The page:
SIDONIE BROWN/SAGAMORE STAFF
On Friday, Dec. 1, Headmaster Anthony Meyer sent out an email informing families of a third video that has surfaced. The third video shows the three students from the first video that was addressed to an African-American and Latino Scholars Program (AALSP) student, using the same racial epithet. In addition, Meyer informed people that a teacher discovered racist graffiti in a BHS boys’ bathroom; this information was also included in an email Meyer sent to students last night.
On Thursday, Nov. 30, there were two student walkouts at school as a response to the first two student-made videos.
The third video came to light in a classroom setting on Thursday, leading faculty to believe there was reason for investigation. Administrators and teachers spent the school day Friday determining the identity of the students in the video.
According to Meyer’s email, staff has closed the bathroom with the graffiti and is investigating. They are unsure as to when the graffiti was drawn.
“We can erase these marks from our walls, but each time this happens our community is scarred,” Meyer said in yesterday’s email to students.
Today’s email also includes a recap of yesterday’s events, excerpts from Meyer’s PA announcement from the same day with his apology for the timing of his communication and general information for families who have not been directly contacted by the school since the email on Wednesday night.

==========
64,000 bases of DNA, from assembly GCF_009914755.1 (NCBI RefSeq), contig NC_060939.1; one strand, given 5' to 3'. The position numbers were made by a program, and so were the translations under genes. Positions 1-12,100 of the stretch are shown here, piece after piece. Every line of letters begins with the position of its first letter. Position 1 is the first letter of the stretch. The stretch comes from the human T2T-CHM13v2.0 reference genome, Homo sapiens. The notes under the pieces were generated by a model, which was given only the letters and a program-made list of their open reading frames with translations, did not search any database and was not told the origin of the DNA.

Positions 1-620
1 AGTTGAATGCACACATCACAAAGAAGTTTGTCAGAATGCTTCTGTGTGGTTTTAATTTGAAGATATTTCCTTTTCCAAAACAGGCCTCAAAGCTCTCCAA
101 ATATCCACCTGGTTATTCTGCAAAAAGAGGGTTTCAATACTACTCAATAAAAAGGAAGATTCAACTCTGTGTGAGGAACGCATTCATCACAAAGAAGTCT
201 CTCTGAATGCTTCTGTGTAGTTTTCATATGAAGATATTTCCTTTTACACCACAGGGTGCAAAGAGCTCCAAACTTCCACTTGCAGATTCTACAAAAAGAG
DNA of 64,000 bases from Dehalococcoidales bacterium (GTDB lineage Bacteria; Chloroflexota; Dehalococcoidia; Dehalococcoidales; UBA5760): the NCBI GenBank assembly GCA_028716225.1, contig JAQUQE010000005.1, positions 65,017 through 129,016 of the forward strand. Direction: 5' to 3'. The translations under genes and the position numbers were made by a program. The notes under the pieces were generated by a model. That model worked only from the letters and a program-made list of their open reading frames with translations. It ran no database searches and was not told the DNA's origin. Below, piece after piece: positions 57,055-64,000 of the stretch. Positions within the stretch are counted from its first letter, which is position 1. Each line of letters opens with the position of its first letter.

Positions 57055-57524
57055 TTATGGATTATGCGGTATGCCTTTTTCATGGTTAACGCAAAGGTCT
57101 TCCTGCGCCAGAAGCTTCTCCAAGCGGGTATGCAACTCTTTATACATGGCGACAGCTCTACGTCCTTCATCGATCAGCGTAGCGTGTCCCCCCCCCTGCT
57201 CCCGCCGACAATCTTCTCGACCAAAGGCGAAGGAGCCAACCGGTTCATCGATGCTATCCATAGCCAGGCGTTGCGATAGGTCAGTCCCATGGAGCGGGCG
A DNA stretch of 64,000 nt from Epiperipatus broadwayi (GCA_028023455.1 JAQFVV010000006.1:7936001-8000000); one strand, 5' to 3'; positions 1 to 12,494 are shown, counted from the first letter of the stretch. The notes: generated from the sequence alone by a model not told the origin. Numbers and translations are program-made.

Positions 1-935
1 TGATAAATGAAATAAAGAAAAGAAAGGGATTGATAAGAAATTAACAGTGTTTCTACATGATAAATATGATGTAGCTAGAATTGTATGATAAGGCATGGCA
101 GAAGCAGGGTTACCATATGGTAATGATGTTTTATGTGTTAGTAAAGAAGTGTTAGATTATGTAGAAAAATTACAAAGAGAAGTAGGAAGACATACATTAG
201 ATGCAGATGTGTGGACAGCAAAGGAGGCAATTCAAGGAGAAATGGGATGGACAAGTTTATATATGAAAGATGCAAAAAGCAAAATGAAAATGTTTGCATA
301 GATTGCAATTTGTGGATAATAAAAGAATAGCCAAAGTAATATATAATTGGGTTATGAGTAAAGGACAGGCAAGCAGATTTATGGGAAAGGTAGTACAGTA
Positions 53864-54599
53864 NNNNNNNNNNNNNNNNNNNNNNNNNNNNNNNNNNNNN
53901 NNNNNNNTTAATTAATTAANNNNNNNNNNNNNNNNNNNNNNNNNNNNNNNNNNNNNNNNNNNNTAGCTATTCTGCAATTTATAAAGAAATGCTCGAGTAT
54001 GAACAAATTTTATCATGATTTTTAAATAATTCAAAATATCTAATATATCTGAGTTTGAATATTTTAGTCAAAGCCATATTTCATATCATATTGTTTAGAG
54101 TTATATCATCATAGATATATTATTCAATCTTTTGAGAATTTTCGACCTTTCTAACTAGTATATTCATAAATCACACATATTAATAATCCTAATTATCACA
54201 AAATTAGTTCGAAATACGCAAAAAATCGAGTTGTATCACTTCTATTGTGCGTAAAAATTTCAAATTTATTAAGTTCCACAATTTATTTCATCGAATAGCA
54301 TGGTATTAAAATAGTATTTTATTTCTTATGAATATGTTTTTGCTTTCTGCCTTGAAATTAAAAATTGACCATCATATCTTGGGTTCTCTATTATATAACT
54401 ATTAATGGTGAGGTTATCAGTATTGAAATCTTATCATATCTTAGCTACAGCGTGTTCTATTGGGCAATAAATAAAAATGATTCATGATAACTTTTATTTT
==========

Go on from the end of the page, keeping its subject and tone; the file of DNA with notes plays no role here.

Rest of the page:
December 1, 2017
Dear Brookline High School Families,
I write this afternoon to provide an update on the recent events at the high school including the two racist videos, the student walk outs, and our on-going support of students. I also want to share with you some new developments and to offer some reflections on how my team and I handled communication over the past week.
Yesterday was a tough day, and, in the end, a powerful and productive one. Students led two walk-outs and rallies on our front steps – one in the morning and one in the afternoon. Several hundred students gathered to hear student speakers as well as some thoughts from me. In my public announcement to students and staff yesterday afternoon, I described the morning rally as follows:
Earlier this morning, our African American and Latino Scholars and other student leaders organized a powerful antidote to hate and ignorance. Speakers offered messages about the history of racism and dehumanization in our country and across the globe. They also talked about the need for learning and for love. Perhaps most importantly for our school, students made clear that the problem of racism at BHS and beyond is one we must all own and resist.
In addition to these student-led efforts to come together during a divisive time, our administration and staff created spaces for students to talk with one another and be heard. These happened within affinity groups and in larger, more diverse settings throughout the day. Beyond listening to and supporting our students, these meetings helped emphasize the message that racism is a collective problem that affects us all. I spoke to our school community’s need to take collective responsibility to combat racism in yesterday’s PA announcement: